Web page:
The US Air Force (USAF) confirmed one of its military helicopters crashed on the east coast of Britain. Four military personnel are believed to have died.
A US defense official told the AP on condition of anonymity that four USAF members aboard the helicopter were killed in the accident. USAF did not immediately confirm the deaths.
The helicopter, which crashed over North Norfolk, was an HH-60G Pave Hawk, stationed at RAF Lakenheath in Suffolk.
We can confirm that one of our HH-60G Pave Hawk helicopters was involved in an incident during a training mission outside Cley-Next-The-Sea
— RAF Lakenheath (@48FighterWing) January 7, 2014
Local police in Norfolk County said they believed there are no survivores in the crash. "Sadly at this time we believe that all four members of the crew have died,” Superintendent Roger Wiltshire stated, adding that the "[crash] took place on land, but on the marshes, towards the sea." The four-member crew remain at the scene of the accident. The public is urged to stay away for safety reasons, but no one is currently in danger apart from the crew.
RAF Lakenheath confirmed that the helicopter was on a training mission during the accident. The base stations helicopters involved in international operations.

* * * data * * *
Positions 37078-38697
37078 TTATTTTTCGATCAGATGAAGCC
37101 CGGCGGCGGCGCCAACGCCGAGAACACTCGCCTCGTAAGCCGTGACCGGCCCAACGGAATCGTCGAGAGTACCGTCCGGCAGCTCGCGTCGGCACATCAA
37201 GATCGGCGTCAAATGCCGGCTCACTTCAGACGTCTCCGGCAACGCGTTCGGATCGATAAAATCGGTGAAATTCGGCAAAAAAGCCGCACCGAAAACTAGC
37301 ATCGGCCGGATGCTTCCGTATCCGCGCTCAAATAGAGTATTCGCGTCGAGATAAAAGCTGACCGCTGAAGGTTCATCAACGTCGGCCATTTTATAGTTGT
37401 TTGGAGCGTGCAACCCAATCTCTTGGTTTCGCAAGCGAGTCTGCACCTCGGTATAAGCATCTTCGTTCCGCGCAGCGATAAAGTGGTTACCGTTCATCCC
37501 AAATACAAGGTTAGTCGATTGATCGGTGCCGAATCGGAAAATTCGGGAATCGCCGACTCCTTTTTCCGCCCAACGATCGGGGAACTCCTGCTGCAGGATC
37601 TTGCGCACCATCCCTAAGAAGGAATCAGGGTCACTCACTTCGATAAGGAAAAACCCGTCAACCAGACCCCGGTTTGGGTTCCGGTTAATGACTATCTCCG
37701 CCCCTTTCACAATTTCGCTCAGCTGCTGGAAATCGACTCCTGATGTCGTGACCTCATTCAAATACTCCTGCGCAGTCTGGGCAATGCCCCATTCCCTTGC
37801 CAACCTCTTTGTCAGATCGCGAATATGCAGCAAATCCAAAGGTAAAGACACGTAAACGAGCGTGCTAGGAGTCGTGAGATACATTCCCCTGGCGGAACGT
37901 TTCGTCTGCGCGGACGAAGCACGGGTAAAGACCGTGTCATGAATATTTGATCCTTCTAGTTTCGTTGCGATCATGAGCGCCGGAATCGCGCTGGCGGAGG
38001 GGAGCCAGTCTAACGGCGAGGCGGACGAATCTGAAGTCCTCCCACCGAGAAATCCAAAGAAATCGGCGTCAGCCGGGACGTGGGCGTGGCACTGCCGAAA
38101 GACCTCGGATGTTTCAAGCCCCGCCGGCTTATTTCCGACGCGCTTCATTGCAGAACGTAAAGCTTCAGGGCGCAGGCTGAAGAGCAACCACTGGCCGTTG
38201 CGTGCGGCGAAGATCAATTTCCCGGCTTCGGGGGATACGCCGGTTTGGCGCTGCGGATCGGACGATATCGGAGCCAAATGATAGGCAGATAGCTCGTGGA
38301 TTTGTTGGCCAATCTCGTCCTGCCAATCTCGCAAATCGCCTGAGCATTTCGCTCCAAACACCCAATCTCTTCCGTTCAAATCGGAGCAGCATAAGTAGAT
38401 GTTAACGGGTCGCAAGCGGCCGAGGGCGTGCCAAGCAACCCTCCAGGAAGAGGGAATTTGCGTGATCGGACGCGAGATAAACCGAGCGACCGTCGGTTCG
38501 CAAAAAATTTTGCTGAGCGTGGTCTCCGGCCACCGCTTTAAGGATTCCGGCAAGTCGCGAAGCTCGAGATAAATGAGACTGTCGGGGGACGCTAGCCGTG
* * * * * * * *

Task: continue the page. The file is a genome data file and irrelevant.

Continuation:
“The aircraft, assigned to the 48th Fighter Wing, was on a low-level training mission when the crash occurred. The conditions of the four crew members are unknown at this time,” RAF Lakenheath stated in a press release.
The RAF Lakenheath acts as a home to the USAF's 48th Fighter Wing, dubbed the Liberty Wing, which is part of US air support in Europe.
The cause of the crash is still not clear. The chairman of Cley parish council Richard Kelham described the helicopter crashing in the middle of a bird reserve, according to the Guardian.
Local emergency services are currently working at the scene in the Cley area and have cordoned off a 400 m area.
Police believe that there might be ammunition onboard the helicopter.
Norfolk Fire Service spokesman said first help arrived at 19:53 GMT. It was first believed that the helicopter fell into the North Sea.
"We were asked for three lifeboats to respond,” a spokesman for the Royal National Lifeboat Institution said. "Crews from Wells, Sheringham and Cromer were launched at the request of the coastguard but were stood down when it was confirmed that the aircraft had come down over land."